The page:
October 16, 2012 A federal appeals court ruled that providing material support for terrorism wasn't a crime when Salim Ahmed Hamdan was Osama bin Laden's driver from 1996 to 2001. The decision likely will not affect high-profile cases against suspected terrorists, NPR's Dina Temple-Raston reports.
October 16, 2012 It said Salim Ahmed Hamdan's conviction for providing material support for terrorism had to be overturned because his actions — driving the al-Qaida leader around — were not a war crime at the time. The ruling does not directly affect Hamdan, who was released in 2009, but may have a big impact on cases at Guantanamo Bay that have yet to be litigated.
October 12, 2012 The U.S.-China economic relationship is under pressure again with allegations from the House Intelligence Committee that two top Chinese telecom firms are security threats. China responded by saying the report could damage relations with the U.S.
October 12, 2012 When the Soviet Union collapsed, its vast nuclear stockpile did not appear secure and the U.S. stepped in to help. Thousands of nuclear weapons have been dismantled with U.S. aid over the past two decades. But now Moscow says it's ready to pull the plug on the program.
October 10, 2012 The Romney campaign is putting more meat on the bones of its defense policy, and the result is a muscular, almost hawkish posture. Foreign policy advisers to Mitt Romney and President Obama went toe-to-toe over military issues Wednesday.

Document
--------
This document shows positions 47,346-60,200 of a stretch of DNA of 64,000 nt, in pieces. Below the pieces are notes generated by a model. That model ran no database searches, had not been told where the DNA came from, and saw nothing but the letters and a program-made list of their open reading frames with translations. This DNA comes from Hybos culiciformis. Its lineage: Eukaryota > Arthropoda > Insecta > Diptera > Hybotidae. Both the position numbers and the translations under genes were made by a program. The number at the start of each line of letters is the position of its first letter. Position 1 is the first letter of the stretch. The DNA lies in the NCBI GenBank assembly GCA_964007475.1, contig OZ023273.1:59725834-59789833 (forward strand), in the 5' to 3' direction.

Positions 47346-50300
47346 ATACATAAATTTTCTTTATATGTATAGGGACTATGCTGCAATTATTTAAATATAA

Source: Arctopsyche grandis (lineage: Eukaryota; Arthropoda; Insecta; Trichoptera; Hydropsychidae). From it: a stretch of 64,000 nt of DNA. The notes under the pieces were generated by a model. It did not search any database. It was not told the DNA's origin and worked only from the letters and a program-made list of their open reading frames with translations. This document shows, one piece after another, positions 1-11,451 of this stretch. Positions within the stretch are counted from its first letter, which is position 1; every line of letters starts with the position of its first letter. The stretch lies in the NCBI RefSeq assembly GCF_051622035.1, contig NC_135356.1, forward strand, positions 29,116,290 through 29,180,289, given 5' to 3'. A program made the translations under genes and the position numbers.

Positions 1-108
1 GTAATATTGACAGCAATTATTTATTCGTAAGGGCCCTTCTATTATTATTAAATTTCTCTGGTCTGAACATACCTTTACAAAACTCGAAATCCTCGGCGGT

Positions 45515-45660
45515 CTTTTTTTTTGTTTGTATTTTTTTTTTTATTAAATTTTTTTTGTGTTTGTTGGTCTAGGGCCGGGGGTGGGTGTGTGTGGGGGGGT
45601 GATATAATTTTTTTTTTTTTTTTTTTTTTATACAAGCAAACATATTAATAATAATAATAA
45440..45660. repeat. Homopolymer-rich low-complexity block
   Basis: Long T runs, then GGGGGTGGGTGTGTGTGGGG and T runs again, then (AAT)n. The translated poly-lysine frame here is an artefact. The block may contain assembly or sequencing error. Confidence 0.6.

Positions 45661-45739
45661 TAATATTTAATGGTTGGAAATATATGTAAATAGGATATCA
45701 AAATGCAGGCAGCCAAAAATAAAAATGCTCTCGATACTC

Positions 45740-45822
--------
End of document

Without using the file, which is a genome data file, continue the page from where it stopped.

October 10, 2012 Several years ago, young Somali immigrants living in the Minneapolis area were disappearing. They later resurfaced in Somalia, where they joined a terrorist group called al-Shabab. Now some are back in Minnesota and are testifying against a man accused of recruiting them.
October 8, 2012 The intelligence community has always been in the business of forecasting the future. The question is whether tapping into publicly available data — Twitter and news feeds and blogs — can help them do that faster and more precisely. Now, a cutting-edge tech company is trying to use data to predict seminal events before they happen.
October 6, 2012 One of the big legal questions surrounding the controversial drone program is whether the U.S. can conduct deadly strikes in a sovereign country with which it is not at war. Also unclear: whether Pakistan actually has agreed to the drone program despite its public opposition.